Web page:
Dr. Becky Mars of Bristol University in England was the lead researcher on the study. In a news release, she said: “There is widespread lack of understanding amongst health and teaching professionals about those who self-harm without intending to take their lives. It should not be dismissed or viewed as trivial, as it could be a warning sign for suicidal behavior or other problems later in life.”
Wrestling, football, lacrosse, and hockey – teens who play sports that require high contact may be more likely to smoke cigarettes or marijuana and drink alcohol than peers who play non-contact sports, according to a study published in the journal Substance Use & Misuse. Comparatively, teens who took part in non-contact sports like swimming or gymnastics were less likely to abuse substances, according to Medical Xpress.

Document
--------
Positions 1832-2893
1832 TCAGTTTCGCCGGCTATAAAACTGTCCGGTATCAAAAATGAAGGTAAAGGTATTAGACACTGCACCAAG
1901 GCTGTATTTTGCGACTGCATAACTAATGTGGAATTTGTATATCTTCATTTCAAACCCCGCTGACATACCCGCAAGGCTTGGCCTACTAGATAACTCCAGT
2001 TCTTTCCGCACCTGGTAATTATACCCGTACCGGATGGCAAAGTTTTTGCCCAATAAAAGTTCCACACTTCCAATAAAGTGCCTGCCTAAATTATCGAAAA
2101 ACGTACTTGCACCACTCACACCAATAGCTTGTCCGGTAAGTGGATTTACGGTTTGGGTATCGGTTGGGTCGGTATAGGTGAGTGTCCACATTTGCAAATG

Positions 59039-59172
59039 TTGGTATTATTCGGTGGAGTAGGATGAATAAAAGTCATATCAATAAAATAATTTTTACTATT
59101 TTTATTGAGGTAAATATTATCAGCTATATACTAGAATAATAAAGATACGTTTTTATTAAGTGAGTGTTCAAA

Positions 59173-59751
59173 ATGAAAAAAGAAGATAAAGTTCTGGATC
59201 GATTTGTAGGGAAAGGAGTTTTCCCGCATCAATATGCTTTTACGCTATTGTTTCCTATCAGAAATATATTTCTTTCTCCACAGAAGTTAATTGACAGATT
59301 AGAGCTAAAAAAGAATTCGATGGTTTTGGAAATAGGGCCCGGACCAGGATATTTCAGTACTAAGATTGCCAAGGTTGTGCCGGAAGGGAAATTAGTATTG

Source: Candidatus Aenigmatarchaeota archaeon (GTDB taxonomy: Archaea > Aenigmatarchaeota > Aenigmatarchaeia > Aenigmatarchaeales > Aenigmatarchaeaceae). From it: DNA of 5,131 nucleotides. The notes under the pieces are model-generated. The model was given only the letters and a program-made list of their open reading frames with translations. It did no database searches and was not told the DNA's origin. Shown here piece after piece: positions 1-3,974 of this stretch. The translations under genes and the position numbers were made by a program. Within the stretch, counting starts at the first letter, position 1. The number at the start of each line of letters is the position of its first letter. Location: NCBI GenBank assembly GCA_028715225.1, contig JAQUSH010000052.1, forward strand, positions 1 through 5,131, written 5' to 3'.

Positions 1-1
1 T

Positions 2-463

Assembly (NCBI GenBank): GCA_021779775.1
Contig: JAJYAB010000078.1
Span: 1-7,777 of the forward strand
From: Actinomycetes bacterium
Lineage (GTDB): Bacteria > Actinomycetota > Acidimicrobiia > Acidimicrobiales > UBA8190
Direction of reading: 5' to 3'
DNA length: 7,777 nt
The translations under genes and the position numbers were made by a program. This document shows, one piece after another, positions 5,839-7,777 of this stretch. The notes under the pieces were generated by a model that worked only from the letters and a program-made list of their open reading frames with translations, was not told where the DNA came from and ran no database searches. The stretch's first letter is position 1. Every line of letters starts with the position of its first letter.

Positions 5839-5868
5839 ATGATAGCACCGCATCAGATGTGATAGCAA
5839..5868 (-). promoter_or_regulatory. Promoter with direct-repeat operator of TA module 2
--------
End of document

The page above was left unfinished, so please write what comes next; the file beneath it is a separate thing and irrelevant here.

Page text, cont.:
Philip Veliz of the University of Michigan was a researcher on the study. In a news release, he said: “Competitive sports participation can either inhibit or amplify substance use. It just depends upon which type of sport adolescents are involved with.”
This may run contrary to what parents have been told for years – that involvement in competitive sports discourages drug abuse among teens. It may be that teens who engage in contact sports feel that they can take risks with their bodies and apply that principle to things like drug use as well as to their behavior on the field or in the ring.
Protecting Against Risk